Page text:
...whats happening with it now
Last fall i wrote about starting a keyhole garden. The term, keyhole, refers to the garden's shape- it's designed to maximize growing space while minimizing pathway. Specifically, a continuous three sided bed wraps around a central pathway. More growing space means you can grow more plants, and less path translates into easier maintenance.
Last fall's post gave step by step instructions for creating sheet mulch. The sheet mulch becomes a growing medium for plants. This is a way of starting a garden bed on top of sod, or sand and rocks as we have here. No digging, no tilling. We've done this many times to make our raised beds.
Anyway, I ended the post with no idea of what to plant there. And since, I've thought about it. In a series of three posts: Perennial, Vegetable, Forest gardens I noted a few differences about these three different areas. For me, it stands out that the annual veggie garden is really unsustainable. I want things to be simpler- gardening is not my only passion! Wouldn't it be great to grow food plants in a way that is simpler, less fussy, easier to maintain? Like, say, the perennial flower garden which, here, anyway, seems to thrive on total neglect. And so, an idea hit me: the keyhole will be a perennial food garden.
Well, this was either revelation or inspiration, not sure which. Or maybe both. So off I went with a shovel and a bucket digging up pieces of food perennials that we already have- chives, perennial onions, lovage, and rhubarb. I'm not putting asparagus in this garden because the layers of mulch may not be deep enough.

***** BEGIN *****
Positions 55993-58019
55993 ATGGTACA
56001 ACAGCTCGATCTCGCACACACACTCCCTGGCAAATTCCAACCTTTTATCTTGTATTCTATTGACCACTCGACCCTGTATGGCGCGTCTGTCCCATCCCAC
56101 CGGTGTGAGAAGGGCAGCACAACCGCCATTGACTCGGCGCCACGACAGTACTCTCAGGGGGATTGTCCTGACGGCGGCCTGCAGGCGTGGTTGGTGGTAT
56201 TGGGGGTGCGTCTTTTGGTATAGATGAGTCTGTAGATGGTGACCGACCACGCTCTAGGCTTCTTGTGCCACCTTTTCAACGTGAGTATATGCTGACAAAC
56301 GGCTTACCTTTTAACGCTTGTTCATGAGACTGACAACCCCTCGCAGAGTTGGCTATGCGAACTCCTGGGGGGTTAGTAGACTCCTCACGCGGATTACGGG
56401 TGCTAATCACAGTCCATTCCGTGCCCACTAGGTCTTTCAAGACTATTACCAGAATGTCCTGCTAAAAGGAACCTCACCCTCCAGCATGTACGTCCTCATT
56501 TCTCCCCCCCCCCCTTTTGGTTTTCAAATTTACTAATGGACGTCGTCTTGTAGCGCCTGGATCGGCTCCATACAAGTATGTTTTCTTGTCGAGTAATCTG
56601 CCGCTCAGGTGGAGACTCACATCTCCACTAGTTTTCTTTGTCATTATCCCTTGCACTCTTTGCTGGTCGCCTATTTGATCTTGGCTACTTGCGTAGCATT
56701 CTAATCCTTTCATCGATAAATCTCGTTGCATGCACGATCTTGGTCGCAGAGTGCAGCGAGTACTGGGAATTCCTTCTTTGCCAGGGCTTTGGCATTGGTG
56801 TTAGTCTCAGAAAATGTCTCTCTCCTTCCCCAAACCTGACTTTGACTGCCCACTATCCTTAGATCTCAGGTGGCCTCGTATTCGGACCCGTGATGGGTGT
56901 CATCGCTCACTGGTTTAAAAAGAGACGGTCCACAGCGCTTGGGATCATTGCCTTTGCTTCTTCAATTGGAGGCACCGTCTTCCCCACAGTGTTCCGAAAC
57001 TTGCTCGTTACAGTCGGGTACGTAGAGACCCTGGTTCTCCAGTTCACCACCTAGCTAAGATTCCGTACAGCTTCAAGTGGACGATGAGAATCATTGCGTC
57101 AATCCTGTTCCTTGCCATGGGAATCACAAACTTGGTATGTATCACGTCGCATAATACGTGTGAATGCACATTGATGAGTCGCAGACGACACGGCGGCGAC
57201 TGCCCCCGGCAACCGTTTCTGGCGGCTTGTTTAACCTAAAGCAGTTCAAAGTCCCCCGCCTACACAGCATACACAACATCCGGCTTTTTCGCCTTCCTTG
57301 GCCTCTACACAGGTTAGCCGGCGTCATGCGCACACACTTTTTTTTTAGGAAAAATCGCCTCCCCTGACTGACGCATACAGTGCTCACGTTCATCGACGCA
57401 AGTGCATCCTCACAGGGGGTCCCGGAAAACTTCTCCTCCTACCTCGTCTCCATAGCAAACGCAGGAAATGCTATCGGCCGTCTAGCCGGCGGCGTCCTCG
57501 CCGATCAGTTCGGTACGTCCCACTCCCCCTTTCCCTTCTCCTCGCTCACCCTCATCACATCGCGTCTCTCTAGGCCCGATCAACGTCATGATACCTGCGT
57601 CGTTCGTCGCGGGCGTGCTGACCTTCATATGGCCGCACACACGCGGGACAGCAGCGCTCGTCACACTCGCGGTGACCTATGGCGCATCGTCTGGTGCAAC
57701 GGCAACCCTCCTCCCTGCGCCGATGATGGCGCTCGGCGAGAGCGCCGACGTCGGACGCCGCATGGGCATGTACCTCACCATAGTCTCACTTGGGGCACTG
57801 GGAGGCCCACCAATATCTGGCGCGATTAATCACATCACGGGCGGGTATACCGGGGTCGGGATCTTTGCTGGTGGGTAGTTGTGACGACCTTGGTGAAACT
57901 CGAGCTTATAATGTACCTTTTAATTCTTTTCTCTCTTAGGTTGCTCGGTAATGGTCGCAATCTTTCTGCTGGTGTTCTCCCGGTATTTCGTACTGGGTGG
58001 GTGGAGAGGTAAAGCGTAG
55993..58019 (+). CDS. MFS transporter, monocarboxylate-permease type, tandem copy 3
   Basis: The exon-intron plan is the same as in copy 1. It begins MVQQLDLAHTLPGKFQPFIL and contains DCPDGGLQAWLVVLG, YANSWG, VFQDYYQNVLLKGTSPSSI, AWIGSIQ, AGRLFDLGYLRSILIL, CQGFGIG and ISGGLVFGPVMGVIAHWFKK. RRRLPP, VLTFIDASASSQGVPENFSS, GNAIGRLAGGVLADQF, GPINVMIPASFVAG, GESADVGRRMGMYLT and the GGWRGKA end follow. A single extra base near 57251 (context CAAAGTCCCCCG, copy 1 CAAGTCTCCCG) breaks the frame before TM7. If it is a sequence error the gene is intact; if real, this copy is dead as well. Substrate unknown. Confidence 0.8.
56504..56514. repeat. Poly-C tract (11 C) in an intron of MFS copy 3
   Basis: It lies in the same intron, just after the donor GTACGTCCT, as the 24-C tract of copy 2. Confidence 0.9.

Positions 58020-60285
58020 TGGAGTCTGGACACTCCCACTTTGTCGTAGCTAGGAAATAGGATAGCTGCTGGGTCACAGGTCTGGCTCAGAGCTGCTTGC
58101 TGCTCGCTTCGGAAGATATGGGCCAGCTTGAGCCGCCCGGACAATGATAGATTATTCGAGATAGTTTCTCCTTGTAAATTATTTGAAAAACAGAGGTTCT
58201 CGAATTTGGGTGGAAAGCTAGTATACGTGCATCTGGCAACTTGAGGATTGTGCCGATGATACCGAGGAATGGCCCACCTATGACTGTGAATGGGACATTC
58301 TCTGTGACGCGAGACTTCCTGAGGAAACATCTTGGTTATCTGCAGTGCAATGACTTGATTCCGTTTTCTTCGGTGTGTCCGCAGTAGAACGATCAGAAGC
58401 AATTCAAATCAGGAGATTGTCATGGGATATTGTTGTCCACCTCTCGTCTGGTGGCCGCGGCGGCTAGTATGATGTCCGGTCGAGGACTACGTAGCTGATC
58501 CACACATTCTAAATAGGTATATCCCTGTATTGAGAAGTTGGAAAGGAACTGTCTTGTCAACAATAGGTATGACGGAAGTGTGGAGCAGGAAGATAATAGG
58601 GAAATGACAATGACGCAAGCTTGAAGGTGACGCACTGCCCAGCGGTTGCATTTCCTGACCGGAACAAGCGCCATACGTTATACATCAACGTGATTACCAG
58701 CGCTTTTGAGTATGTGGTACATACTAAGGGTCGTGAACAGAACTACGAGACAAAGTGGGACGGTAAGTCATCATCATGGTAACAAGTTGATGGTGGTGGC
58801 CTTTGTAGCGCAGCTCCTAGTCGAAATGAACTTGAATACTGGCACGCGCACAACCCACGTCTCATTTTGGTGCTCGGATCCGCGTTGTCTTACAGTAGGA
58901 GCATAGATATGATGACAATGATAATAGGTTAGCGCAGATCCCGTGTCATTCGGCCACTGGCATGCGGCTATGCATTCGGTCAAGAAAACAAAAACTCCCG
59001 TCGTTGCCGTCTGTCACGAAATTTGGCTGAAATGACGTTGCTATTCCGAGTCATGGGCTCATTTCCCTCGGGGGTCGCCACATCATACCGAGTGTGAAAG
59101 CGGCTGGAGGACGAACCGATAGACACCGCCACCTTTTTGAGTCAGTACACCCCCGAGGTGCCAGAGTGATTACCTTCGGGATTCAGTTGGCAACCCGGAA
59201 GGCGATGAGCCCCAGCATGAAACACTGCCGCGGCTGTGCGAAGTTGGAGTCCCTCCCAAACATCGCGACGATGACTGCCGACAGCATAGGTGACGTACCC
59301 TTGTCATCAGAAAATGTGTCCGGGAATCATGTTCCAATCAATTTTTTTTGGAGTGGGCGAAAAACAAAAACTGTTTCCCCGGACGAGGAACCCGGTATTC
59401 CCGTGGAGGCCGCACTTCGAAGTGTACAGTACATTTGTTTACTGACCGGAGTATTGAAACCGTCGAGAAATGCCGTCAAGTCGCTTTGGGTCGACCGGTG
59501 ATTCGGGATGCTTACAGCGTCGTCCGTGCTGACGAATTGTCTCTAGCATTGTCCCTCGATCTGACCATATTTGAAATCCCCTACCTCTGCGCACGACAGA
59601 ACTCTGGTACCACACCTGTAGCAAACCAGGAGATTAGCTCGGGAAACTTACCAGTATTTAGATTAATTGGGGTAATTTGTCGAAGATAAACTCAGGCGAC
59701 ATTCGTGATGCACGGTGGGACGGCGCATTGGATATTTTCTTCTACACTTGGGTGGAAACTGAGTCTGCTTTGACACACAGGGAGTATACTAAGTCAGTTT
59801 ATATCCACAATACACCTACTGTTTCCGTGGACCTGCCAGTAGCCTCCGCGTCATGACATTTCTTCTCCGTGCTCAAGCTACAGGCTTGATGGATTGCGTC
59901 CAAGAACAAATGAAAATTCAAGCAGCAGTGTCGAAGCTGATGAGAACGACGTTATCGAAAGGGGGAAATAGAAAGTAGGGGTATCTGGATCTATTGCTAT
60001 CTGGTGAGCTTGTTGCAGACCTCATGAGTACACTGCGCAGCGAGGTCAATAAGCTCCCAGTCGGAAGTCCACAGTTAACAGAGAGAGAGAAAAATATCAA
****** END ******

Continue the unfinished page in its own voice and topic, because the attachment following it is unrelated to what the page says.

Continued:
|This is one side of the keyhole- as you can see there's not much happening here yet.|
And, I'm putting in some reseeding annuals to scatter themselves in and around the perennials. I figure that if a plant is hardy enough to be there from one year to the next, then it qualifies for this garden. On that note, I scrounged for whatever is coming up and found upland cress, giant red mustard, claytonia, mache. Turnip, rhutabaga, kale, and parsnips are some more options I may add later.
|The keyhole from the stone wall in the back of it.|
And, finally, I planted seeds for Good King Henry, perennial kale, and New Zealand spinach- plants that are suggested for permaculture. These are new to us, and we'll keep you posted on what transpires with them.
The plants and seeds were stuck in with no particular plan. I'm very sure that plants will be arranged and rearranged until it all gets right. And that is a big difference from the veggie garden- those nice neat rows do not fit this space. -jmm